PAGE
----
James Titcumb

James is a consultant, trainer and developer at Roave. He is a prolific contributor to various open source projects and is a Zend Certified Engineer. He also founded the UK based PHP Hampshire user group and PHP South Coast conference.

twitter: @asgrim

Articles

Community Corner: Community Review 2018

By James Titcumb

The final days of 2018 are looming on us, and I wanted to take a look back on some of the things, good and bad, that happened in and around the PHP community this year.

Community Corner: Leveling up

By James Titcumb

The tech industry moves at an incredible pace. Libraries, tools, and best practices change frequently, and keeping up with things can be hard. In this issue of Community Corner, I’ll explore a few different avenues you can use to learn more and level up your skills.

Community Corner: Mental Health in the Tech Industry

By James Titcumb

Mental health issues are prevalent across the globe, in all walks of life. In my anecdotal experience, however, I have observed a huge number of people speaking out about mental health issues they have experienced, speaking in conference talks, in general conversation, and sometimes in private. Whilst I am not a medical practitioner in any form, so cannot give qualified medical advice, I wanted to share my thoughts on mental health in the tech industry.

Community Corner: Finding the Perfect Development Job

By James Titcumb

We are lucky to work in an industry that is in high demand. Never before has the need for programmers been higher in our world driven by the internet and revolutionary technology. Entrepreneurs are churning out startups, not just in Silicon Valley but all over the world. While the demand for developers does indeed fluctuate through both time and location, we are lucky to have a broad range of choices when it comes to the specialized work we can do.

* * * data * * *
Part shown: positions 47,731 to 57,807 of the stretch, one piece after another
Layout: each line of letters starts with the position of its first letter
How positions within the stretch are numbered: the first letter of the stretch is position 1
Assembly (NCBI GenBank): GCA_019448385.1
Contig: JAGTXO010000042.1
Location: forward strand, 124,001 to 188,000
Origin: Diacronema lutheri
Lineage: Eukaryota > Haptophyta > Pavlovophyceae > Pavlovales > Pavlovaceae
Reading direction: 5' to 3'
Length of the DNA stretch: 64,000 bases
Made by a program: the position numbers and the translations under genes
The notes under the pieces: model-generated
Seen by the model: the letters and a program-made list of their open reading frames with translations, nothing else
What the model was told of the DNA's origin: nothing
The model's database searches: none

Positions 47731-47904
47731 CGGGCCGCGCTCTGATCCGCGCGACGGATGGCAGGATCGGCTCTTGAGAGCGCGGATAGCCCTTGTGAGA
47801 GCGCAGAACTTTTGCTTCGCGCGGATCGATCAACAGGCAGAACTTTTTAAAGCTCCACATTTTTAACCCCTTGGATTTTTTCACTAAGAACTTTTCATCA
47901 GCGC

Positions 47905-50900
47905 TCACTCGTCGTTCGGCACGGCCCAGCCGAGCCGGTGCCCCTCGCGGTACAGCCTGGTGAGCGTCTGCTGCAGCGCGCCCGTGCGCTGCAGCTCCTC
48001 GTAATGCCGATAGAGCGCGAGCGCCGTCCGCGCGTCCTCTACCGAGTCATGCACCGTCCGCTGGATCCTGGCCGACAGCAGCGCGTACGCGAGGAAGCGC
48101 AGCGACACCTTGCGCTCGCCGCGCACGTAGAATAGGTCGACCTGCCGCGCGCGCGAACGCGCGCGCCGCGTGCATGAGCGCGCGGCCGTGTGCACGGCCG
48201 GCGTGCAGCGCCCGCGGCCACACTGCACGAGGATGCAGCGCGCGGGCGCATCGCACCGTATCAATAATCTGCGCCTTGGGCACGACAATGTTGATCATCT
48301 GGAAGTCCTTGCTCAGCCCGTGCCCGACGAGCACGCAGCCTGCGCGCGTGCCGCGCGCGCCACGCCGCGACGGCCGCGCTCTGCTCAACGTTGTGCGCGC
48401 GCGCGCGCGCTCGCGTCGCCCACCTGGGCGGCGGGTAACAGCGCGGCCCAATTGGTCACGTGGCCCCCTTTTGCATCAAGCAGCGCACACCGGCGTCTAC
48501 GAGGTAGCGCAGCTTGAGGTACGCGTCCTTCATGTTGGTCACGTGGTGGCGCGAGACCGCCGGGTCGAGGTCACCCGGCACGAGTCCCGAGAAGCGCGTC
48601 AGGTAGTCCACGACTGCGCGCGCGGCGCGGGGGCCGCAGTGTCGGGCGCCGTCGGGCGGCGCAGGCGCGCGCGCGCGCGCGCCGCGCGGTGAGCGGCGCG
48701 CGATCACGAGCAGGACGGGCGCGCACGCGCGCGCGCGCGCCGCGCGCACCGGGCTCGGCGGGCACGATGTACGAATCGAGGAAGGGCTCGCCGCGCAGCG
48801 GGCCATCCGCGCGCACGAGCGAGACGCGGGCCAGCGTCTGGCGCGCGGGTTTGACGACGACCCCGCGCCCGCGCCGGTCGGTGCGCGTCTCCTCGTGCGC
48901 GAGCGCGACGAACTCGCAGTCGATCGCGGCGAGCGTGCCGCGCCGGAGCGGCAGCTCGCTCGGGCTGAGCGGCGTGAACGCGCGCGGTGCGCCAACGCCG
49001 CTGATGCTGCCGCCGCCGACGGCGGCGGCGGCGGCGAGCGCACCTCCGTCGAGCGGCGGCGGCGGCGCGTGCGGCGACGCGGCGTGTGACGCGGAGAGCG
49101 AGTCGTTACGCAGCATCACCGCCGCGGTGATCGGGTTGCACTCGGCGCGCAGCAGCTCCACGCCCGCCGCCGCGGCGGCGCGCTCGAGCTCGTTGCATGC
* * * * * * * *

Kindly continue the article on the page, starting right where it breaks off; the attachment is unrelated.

Community Corner: Where PHP Communities Meet

By James Titcumb

The PHP community makes a big deal about user groups, and for a good reason. Meeting up with local peers and creating a network of people can be beneficial. Many user groups will have a talk most months which makes a nice talking point and a good opportunity to learn something new. The many PHP conferences, too, prove their worth time and time again. Different ticket price ranges, different types of conferences, unconferences, camps, and conventions exist. Again, many have talks and tutorials which are the perfect opportunity to broaden your skill set. And, like user groups, you can expand the reaches of your professional network. What about when you are too far from these? Or can’t afford to attend a conference?

Community Corner: Contributing is More Than Coding

By James Titcumb

I recently returned from another fantastic edition of the Dutch PHP Conference in the Netherlands, where I spoke to many people about open source software. In fact, every year they host a “Code Night” which encourages open source contributions, and they’re not the only conference to do this. If you’ve followed my column, you’ll already be aware of how much I encourage folks to start looking into how they can help with open source software.

Community Corner: Beyond PHP

By James Titcumb